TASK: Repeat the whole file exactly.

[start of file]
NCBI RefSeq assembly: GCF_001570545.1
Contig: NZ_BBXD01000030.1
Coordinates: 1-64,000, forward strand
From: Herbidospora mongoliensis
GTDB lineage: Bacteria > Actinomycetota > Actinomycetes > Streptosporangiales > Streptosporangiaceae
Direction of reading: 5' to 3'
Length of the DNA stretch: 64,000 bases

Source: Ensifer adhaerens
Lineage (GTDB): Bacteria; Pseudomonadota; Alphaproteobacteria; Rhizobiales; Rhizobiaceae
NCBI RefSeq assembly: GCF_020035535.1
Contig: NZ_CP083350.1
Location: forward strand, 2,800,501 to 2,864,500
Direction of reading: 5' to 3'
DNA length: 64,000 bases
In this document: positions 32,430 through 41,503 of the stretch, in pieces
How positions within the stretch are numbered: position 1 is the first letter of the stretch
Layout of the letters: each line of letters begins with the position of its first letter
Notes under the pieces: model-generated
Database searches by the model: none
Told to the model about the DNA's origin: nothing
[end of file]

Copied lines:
NCBI RefSeq assembly: GCF_001570545.1
Contig: NZ_BBXD01000030.1
Coordinates: 1-64,000, forward strand
From: Herbidospora mongoliensis
GTDB lineage: Bacteria > Actinomycetota > Actinomycetes > Streptosporangiales > Streptosporangiaceae
Direction of reading: 5' to 3'
Length of the DNA stretch: 64,000 bases

Source: Ensifer adhaerens
Lineage (GTDB): Bacteria; Pseudomonadota; Alphaproteobacteria; Rhizobiales; Rhizobiaceae
NCBI RefSeq assembly: GCF_020035535.1
Contig: NZ_CP083350.1
Location: forward strand, 2,800,501 to 2,864,500
Direction of reading: 5' to 3'
DNA length: 64,000 bases
In this document: positions 32,430 through 41,503 of the stretch, in pieces
How positions within the stretch are numbered: position 1 is the first letter of the stretch
Layout of the letters: each line of letters begins with the position of its first letter
Notes under the pieces: model-generated
Database searches by the model: none
Told to the model about the DNA's origin: nothing